It’s another cold, dreary Saturday in Harrisburg. I’m starting to wonder if we’re ever going to see the sun on a weekend again. The miserable weather wasn’t enough to stop Brenda and I from heading north to the Hunters Valley Winery in Liverpool, PA. The drive was an easy half hour up routes US 11 & 15 to the junction of PA 34. From there it’s less than a mile to the winery.
In August, 2006 Darlene and Bill Kvaternik realized one of their dreams by opening the beautiful new Hunters Valley Winery. They had begun growing wine grapes on a vacant lot in Harrisburg about 25 years ago and making wine for the pleasure of their family and friends. In 1986 they opened the original Hunters Valley Winery in a former chicken hatchery less than a mile from the current location. Bill noticed that the land had been home to a peach and cherry orchard and reasoned that since peaches require land characteristics similar to those required by grapes, the land would be great for growing wine grapes. Bill actually designed the new winery and supervised the construction himself.
The adjoning vineyard is home to about five acres of grapes including Cabernet Franc, Chardonnay, Vidal Blanc and several other varieties. Darlene and Bill are excited that 2009 will produce their first harvest of homegrown Riesling grapes. Alt0gether Darlene and Bill grow about 40% of the grapes that make up the 4,000 gallons of wine they produce each year. The remainder, mainly Concord and Niagara grapes which don’t grow well in the Susquehanna Valley, are purchased from growers in Pennsylvania and New York. Bill really enjoys experimenting and has planted small crops of other varieties of vinifera grapes. He’s looking forward to finding out which of these will make great wine.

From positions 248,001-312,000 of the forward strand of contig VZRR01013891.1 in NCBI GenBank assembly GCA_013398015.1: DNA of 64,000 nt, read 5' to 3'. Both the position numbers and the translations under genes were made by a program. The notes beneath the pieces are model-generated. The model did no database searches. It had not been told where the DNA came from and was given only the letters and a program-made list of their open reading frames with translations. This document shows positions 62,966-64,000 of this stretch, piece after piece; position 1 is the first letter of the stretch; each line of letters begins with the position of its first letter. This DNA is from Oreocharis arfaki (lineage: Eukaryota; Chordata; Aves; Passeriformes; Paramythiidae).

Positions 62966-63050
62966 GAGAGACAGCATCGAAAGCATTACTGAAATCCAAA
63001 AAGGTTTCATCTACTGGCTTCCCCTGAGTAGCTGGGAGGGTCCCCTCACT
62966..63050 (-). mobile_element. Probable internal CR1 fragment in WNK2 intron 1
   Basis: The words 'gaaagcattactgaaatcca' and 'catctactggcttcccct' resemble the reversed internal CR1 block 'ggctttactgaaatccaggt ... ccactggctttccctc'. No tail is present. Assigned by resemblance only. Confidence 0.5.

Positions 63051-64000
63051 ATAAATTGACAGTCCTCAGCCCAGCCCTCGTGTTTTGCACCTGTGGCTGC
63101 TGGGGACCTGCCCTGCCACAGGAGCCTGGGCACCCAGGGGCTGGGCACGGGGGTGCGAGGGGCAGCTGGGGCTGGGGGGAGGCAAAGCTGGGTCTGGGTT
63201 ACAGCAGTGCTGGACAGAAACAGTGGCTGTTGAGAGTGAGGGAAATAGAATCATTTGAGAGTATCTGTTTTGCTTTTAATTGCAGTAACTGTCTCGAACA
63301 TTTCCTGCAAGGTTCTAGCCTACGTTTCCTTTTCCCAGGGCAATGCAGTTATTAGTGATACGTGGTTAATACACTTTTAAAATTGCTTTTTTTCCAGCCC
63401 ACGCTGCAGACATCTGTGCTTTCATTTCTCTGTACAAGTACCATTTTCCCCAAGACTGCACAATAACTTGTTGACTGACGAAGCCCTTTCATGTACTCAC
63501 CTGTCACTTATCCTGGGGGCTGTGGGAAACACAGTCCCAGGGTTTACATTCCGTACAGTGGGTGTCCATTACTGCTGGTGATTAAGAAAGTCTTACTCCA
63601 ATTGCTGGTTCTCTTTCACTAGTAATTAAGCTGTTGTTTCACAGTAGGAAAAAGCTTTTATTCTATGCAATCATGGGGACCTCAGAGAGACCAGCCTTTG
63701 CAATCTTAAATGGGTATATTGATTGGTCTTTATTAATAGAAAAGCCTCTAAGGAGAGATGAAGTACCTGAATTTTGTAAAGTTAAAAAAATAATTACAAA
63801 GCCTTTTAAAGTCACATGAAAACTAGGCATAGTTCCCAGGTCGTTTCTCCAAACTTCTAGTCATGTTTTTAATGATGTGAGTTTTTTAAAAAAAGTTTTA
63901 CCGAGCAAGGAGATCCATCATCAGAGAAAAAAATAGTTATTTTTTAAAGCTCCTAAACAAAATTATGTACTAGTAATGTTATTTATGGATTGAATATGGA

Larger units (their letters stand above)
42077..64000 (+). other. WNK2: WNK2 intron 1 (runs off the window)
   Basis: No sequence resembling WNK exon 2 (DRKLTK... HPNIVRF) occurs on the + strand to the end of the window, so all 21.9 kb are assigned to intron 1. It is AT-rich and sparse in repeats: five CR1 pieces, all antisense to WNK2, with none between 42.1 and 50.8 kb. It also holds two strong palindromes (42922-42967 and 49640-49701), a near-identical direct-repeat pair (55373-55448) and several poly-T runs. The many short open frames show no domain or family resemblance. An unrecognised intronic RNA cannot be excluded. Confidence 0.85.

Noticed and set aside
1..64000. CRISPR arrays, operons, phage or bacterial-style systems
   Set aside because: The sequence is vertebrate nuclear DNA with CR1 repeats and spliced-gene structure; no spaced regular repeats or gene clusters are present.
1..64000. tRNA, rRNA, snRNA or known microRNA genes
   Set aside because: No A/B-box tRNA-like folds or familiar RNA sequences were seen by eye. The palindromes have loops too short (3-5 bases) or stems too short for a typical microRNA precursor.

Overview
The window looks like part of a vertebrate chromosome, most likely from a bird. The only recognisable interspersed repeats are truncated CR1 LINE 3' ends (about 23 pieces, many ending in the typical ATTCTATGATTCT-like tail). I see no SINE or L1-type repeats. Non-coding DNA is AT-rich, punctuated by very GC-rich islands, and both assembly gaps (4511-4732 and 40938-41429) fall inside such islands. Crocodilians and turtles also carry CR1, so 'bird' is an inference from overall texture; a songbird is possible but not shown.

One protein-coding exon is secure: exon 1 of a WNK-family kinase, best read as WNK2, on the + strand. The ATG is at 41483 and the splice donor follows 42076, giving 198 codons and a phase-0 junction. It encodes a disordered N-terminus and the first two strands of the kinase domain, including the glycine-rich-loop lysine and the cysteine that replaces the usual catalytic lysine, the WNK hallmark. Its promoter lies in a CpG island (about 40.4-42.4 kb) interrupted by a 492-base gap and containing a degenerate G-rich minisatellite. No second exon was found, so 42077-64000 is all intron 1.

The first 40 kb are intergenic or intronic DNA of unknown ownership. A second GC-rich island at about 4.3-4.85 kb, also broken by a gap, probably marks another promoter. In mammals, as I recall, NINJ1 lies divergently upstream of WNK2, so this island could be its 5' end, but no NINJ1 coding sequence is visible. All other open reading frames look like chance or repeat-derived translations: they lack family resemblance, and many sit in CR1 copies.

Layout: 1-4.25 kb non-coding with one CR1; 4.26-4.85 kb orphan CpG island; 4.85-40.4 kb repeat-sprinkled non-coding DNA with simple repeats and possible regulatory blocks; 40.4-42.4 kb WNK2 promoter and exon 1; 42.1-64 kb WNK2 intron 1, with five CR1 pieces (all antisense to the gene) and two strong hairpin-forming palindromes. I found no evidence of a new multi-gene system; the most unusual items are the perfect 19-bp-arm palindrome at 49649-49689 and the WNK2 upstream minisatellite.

Inside the production center, everything is done by hand. Do to space limitations, the Kvaterniks are forced to bottle some of their wine each week rather than bottling it all at once. They hand filter the wine and utilize the pictured six bottle filler. Bill is a recent convert to synthetic cork. He tried several types over the years and was never satisfied with the results. He finally tried Noma Cork and immediately became a believer. He also noted that the quality of natural cork has been deteriorating in recent years.
After talking with Darlene and Bill in the production center, Brenda and I headed for the tasting bar and my favorite part of every winery visit. Stay tuned for my next post when I talk about Hunters Valley’s wine and the special events that they host during the year. In the meantime, head to Hunters Valley Winery and don’t forget your wine carrier because you’re going to want to take home several bottles of their great wines. I did!
Map of the area around Hunters Valley Winery: